There are many debates on social media about whether or not to clip your dog’s fur in order to help them stay cool in hot weather. There’s even a picture of a dog taken with a thermal imaging camera that is used by both sides of the argument to prove a point. So, who is right – does clipping a dog make them cooler?
Your Dog’s Coat
Your dog’s coat – whether curly, long, short, or double – has many functions. The first function of this thick layer of body hair is to block in heat. Mammals, dogs included, use energy to keep warm. No matter the outside temperature, your dog’s temperature will try to stay the same – around 38oC. Since this is almost always warmer than the air temperature, your dog will use energy from their food to heat themselves up. They have several methods of maintaining that high body temperature. The coat helps to do this because it traps air to insulate them – just like a quilted coat does for us. In fact, dogs that are cold can make their coat bigger – tiny muscles straighten each hair in a process called ‘piloerection’ – the equivalent of getting goose-bumps!
Clipping your dog’s coat
So, if we know a coat’s primary function is for insulation, what does that mean for clipping your dog to keep them cool? When you clip a coat for it to be shorter, it traps less air, and is less insulating. Your dog will radiate more heat with less coat – and radiating heat is a great way to cool off. A little like you taking off that thick quilted coat when the sun starts to shine.
Why do people think that clipping a dog’s coat will keep them cooler?
There seem to be three main arguments for keeping a thick coat on your dog. One is that it’s natural, and evolution has given them that coat to cope with the elements. This is partially true, but you have to remember that these dogs were bred for colder climates than most of the world lives in. That thick coat would be a huge benefit if the outside air temperature is -20oC – it will trap the layer of air near the body to insulate it against the cold. But move your husky to California or South Africa and it’s a different story. In fact, if you look at the breeds that have developed in hot countries, they’re primarily short coated – or even hairless!
The second argument I’ve heard is that the coat protects them from sunburn. Whilst it is certainly true, it’s important to remember that short-coated breeds (like the chihuahua and dachshund) don’t get sunburned. Leaving some fur on your dog should protect them.
The third common argument is that dogs don’t sweat, so the coat doesn’t change their heat regulation. This is a tough one to understand; it’s likely that people are trying to say that because they don’t sweat, dogs don’t lose heat through their skin. This is not true – dogs will lose heat by convection and radiation by virtue of being warmer than their surrounding ambient temperature. Some people also say dogs need their coat to insulate them from the warm air on hot days. This would only be true if the air temperature was hotter than the dog’s body temperature – which at 38oC is pretty unlikely on most days and in most places.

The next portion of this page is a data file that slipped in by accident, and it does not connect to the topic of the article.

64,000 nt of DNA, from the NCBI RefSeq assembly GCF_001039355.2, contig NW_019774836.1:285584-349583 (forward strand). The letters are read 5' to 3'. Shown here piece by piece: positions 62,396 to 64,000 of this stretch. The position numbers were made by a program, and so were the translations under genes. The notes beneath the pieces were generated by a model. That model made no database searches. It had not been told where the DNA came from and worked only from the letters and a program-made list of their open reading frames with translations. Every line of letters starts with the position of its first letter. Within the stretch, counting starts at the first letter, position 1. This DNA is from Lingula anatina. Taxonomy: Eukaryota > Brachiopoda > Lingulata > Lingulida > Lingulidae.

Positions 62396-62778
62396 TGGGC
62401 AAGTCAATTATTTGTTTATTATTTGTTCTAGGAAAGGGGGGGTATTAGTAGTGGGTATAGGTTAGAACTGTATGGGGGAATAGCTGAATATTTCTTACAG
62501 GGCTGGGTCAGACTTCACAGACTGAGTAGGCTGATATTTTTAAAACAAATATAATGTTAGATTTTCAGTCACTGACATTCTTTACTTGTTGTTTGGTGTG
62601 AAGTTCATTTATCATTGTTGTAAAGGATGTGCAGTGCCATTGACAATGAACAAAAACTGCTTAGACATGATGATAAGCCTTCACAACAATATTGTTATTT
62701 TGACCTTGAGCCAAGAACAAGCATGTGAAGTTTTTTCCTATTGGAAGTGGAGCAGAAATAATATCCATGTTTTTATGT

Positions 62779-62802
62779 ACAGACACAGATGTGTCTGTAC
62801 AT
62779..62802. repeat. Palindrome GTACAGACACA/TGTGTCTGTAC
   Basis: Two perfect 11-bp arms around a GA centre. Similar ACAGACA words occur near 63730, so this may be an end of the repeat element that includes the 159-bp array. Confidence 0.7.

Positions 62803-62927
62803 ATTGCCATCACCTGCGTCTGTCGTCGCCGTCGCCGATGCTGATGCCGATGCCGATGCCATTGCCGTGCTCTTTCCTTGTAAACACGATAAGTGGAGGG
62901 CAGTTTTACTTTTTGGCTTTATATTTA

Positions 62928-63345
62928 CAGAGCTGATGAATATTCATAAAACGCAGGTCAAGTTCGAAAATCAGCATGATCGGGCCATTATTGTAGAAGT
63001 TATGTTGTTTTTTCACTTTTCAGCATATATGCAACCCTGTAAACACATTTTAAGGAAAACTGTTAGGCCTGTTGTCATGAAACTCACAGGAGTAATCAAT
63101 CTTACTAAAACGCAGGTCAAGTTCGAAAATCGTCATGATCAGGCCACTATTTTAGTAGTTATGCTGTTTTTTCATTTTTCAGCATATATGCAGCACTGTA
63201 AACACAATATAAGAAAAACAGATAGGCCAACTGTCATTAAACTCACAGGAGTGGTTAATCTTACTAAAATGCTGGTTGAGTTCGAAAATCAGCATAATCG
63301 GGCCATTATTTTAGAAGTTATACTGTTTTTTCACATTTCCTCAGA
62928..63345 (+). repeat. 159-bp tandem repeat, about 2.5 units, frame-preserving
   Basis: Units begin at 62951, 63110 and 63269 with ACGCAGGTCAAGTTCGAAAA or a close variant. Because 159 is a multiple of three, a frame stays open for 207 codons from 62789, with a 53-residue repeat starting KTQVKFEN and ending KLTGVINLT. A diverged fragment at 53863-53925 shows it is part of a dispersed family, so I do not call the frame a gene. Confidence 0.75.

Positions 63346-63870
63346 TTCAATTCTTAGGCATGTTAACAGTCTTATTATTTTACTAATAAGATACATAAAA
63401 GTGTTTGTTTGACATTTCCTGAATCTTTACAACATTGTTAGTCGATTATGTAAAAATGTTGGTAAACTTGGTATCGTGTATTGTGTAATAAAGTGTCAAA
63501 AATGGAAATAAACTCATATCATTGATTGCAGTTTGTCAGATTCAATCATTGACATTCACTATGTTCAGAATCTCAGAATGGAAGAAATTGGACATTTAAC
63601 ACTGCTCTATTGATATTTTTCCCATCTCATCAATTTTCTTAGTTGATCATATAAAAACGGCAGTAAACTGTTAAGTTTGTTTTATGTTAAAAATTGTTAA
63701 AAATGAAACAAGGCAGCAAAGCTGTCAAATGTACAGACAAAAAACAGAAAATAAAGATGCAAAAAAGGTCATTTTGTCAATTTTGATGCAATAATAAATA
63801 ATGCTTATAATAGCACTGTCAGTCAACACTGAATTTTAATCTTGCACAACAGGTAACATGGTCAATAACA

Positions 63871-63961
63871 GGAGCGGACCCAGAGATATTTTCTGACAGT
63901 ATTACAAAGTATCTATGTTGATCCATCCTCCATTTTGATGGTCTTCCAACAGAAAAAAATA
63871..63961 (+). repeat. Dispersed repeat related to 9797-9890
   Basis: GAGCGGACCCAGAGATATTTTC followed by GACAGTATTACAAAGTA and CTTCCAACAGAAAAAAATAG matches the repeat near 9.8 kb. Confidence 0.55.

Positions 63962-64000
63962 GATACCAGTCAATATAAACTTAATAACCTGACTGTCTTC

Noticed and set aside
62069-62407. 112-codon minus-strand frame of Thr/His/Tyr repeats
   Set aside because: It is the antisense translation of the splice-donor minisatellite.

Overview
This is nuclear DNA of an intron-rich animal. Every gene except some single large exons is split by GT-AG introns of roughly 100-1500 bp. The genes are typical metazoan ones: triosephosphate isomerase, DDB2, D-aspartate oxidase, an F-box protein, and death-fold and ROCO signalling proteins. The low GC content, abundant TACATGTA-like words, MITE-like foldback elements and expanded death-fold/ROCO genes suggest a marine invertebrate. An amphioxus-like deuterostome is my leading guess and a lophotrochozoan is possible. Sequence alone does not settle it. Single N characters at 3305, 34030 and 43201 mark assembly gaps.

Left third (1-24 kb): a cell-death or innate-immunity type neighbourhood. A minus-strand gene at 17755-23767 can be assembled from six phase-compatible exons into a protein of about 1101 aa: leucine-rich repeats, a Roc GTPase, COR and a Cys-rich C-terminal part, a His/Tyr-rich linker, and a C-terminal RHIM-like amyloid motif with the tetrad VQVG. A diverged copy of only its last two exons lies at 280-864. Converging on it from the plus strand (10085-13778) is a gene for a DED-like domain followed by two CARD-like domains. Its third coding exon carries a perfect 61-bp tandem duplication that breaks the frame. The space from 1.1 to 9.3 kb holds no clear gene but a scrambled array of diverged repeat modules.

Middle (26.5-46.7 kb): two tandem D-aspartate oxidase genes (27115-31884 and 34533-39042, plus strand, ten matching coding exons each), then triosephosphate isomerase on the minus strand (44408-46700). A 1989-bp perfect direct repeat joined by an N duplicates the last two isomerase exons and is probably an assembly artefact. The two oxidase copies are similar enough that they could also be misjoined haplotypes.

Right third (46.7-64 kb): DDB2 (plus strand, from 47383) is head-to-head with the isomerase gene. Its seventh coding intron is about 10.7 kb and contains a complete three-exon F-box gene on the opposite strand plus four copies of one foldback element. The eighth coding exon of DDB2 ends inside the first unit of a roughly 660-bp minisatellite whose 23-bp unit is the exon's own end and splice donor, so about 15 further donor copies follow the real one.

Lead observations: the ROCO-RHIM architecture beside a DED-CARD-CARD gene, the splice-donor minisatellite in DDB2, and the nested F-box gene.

If I clip my dog will I ruin their coat?
Some people worry that their dog’s double coat will grow back patchy. It’s true that a double coat takes a lot of work to grow. In fact, it can take a couple of years to go back to how it was, which is a big worry to some people. Most dogs will grow back quicker than this. There is also a fairly rare condition called post-clipping alopecia that could mean your dog’s hair never grows back. But what’s more important – your dog’s health or how they look?
If the hair coat is that important to you, you could consider shaving your dog’s underside. This allows them to lose heat by conduction when they lie on a cool surface like the soil.
So, what does the dog thermal imaging picture show?
Thermal imaging looks at the temperature radiating from the object. It gives an indication of surface temperature by assigning a blue colour to surface temperatures that are cooler. An orange colour to temperatures that are warmer. In the picture, the dog has a blue head and an orange body- this means that the surface of the fur is cooler than the skin. But if you inserted a temperature probe under the fur, you’d find the temperature of the skin under the fur is actually hotter.
This is because the dog is losing more heat on the shaved portion of his body than he is on the haired portion. What you’re seeing in that image is the fur keeping the dog’s body heat in; just as a human wearing a coat will have a dark body and a shining face on thermal imaging, the same is true of the dog. And you wouldn’t wear a coat out in this heat, would you?
The Verdict: Will clipping my dog’s coat keep them cooler in hot weather?
Yes! Your dog is a mammal, just like you are. If he’s got a thick double coat, it’s because he’s been bred in a cold country. And the people in those cold countries wear thick coats, too. But if you take the dog and the person and put them in Australia, chances are that the human is going to shed his coat pretty quickly. The dog can’t. But clipping him will make him feel much more comfortable!
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